. . .there is the personal struggle with those in her profession who misconstrue journalistic “objectivity” perversely as a charge not to speak the truth when a situation indicates that a “side” is plainly in the wrong.

It's part of something called journalistic ethics, Ding -- something that an unscrupulous BVD-clad blogger like yourself can't understand (I prefer "BVD-clad" to "pajama-clad" because Hugh Hefner considers pajamas to be formal wear). When reporting the news, journalists are supposed to present only facts and are not supposed to analyze or interpret the facts. Imagine how stupid a news report about a lawsuit would look if that report labeled one side as wrong. The Code of Ethics of the Society of Professional Journalists says that journalists should,

— Distinguish between advocacy and news reporting. Analysis and commentary should be labeled and not misrepresent fact or context.

Ding Elsberry wrote,
Lauri’s descriptions of Buckingham’s frailties and foibles don’t gloss over or diminish his truly monstrous behavior, but they do lend a humanizing touch to someone otherwise known primarily or only for his unswerving intolerance of the religious views of others.

"Truly monstrous behavior"? The only truly monstrous behavior was by his persecutors. Buckingham and other members of the school board agreed to adopt a heavily pro-Darwinist main biology text on condition that the ID book "Of Pandas and People" be adopted as a supplemental text. The Dover science teachers agreed to the compromise. Copies of "Of Pandas and People" were placed in the school library and the teachers were required to read to the science classes a one-minute evolution-disclaimer statement that announced the books. The Pandas book was not required reading. Only Darwinism was actually taught. The science teachers then reneged on the compromise by refusing to read the one-minute statement (the statement was read by administrators instead) and some parents of students sued the school board over the one-minute statement.

Ding Elsberry wrote,

The courtroom provided the denouement for the tragi-comic story of the principal “intelligent design” advocates on the school board who chose to lie rather than expose their policy to a possible temporary restraining order. The depositions of those people taken in early January, 2005 provided clear evidence that Bill Buckingham and Alan Bonsell purposely concealed information pertaining to the purchase of 60 copies of the “intelligent design” textbook, “Of Pandas and People”.

The money to purchase the books was collected at a church. In a comment thread under a previous post on this blog, I said,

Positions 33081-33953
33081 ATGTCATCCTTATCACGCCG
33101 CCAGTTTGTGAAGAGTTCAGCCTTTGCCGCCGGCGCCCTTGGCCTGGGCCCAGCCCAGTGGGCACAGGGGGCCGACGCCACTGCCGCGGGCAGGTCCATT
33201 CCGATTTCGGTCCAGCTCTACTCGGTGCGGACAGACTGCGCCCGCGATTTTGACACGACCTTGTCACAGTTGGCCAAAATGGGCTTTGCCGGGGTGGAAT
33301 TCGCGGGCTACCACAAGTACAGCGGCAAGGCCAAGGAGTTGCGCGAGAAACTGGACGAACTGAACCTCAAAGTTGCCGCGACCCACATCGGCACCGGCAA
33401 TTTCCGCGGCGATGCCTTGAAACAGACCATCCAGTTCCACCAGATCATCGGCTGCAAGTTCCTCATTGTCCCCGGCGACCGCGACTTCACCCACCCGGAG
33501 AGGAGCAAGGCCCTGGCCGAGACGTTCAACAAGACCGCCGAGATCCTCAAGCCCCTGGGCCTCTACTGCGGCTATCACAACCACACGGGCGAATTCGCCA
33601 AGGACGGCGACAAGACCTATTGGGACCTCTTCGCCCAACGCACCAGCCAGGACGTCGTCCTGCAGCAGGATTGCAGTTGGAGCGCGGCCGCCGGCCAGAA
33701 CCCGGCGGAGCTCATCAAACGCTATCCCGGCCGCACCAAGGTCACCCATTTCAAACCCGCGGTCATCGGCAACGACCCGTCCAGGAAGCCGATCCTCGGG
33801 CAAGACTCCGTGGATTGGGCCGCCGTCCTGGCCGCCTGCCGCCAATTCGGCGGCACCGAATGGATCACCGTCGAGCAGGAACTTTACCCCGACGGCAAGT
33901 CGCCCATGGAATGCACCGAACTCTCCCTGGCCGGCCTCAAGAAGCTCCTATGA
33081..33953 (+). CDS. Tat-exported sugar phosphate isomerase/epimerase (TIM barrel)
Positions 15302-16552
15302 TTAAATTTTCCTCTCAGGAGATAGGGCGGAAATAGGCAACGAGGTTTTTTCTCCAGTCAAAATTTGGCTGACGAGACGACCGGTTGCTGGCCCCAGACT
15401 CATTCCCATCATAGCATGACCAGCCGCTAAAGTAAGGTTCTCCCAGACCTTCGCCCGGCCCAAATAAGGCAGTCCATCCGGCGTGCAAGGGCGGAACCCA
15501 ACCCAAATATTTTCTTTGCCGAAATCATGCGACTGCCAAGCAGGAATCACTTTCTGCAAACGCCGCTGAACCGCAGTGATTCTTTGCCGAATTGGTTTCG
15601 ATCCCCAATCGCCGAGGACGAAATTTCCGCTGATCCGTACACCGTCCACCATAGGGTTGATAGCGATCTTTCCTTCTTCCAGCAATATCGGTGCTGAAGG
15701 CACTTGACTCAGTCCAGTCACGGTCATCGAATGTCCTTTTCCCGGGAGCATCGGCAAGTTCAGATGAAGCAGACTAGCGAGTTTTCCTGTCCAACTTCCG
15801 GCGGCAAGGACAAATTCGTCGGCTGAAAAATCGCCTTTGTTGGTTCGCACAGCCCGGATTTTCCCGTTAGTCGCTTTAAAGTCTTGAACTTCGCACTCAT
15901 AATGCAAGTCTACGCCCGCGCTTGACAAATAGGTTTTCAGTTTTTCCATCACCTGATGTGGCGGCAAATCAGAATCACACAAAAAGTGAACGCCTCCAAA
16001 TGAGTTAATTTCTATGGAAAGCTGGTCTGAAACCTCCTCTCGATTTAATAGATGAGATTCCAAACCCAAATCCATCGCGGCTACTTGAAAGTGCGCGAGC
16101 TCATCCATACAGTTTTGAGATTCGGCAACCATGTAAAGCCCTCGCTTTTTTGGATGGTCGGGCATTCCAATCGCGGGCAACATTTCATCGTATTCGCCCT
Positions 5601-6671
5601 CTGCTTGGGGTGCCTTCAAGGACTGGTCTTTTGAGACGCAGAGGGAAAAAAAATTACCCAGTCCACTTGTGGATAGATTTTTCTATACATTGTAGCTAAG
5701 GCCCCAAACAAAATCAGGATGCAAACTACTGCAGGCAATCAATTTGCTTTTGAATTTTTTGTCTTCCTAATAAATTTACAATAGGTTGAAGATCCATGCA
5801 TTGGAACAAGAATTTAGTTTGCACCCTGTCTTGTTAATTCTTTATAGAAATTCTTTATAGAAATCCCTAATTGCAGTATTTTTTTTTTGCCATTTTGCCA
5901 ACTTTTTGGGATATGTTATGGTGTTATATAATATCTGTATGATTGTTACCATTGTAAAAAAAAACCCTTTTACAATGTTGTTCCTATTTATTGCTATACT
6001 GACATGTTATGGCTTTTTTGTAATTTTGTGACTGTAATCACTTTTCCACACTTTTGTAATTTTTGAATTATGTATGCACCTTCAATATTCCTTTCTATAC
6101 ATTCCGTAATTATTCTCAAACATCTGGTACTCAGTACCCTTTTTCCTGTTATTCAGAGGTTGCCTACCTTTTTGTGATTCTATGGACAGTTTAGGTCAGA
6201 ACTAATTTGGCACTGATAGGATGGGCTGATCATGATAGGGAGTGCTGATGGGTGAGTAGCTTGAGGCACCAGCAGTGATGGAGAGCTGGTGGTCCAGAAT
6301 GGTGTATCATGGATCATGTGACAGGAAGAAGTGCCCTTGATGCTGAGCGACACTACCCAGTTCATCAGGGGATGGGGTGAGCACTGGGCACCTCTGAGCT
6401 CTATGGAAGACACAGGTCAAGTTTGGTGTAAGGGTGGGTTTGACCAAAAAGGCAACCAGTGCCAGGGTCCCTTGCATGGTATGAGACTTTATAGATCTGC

The donors' identities and motives should not have been a factor in the case and in fact the questioning about them should have been ruled out of order. In describing her new endorsement test, Justice O'Connor said, "The Establishment Clause prohibits government from making adherence to a religion relevant in any way to a person's standing in the political community." Fundies had the same standing as anyone else to anonymously donate money for the books.

Ding Elsberry is so badly deluded that he still thinks that perjury charges against Buckingham and Bonsell are a possibility -- Ding wrote in the comment thread under his article,

About the perjury issue… AFAIK, that’s still “under investigation”. It will be news, briefly, if it is announced that they have dropped it or will prosecute.

The list of the book's endorsers on the book's official website looks like a who's who of Darwinist bigots. There's Judge John E. "Jackass" Jones III himself -- his endorsement of this biased book speaks volumes about his own bias (he said in a commencement speech that his decision was based on his notion that the Founders based the establishment clause upon a belief that organized religions are not "true" religions). There are endorsements from arbitrarily-censoring fact-fabricating BVD-clad bloggers Fatheaded Ed Brayton and Wesley "Ding" Elsberry. Edward Humes, author of another pro-Darwinist (though less biased) book about the trial, "Monkey Girl," is also there (there is a post label "Monkey Girl" in the sidebar of this blog).

Amazon.com customer reviews of the book are off to a very slow start, even slower than "Monkey Girl"s -- only four reviews have been posted in the first month or so. One of those reviews is the review that Elsberry posted on Panda's Thumb. There have also been relatively few responses to the question "Was this review helpful to you?" and only one outside comment in response to the customer reviews, my response to John Kwok's review (Kwok's response to my comment of course does not count as an outside comment). It looks like the "The Devil in Dover" is going to turn out to be an even bigger flop than "Monkey Girl," which was once touted as the definitive book about the "trial of the century." "Monkey Girl" has had comparatively little customer-review activity on Amazon.com. I don't think that customer-review activity on Amazon.com is in general the sole indicator of a book's popularity, but I think it is a pretty good indicator for non-fiction books on controversial subjects. I think that most people don't care about the Dover case anymore -- to most people, it's yesterday's news, even in the Dover area. Lauri Lebo said in a recent interview,

Q. Where do things stand in Dover now? Has the issue died down?

A. People don’t talk about it much. Folks there have to get along with each other. But one thing is pretty clear. I doubt that anybody’s mind was changed by the trial. Bill Buckingham still calls Judge Jones’ decision “a case of unjustifiable homicide.” And he still forwards me chain e-mails urging me to accept Jesus Christ as my savior.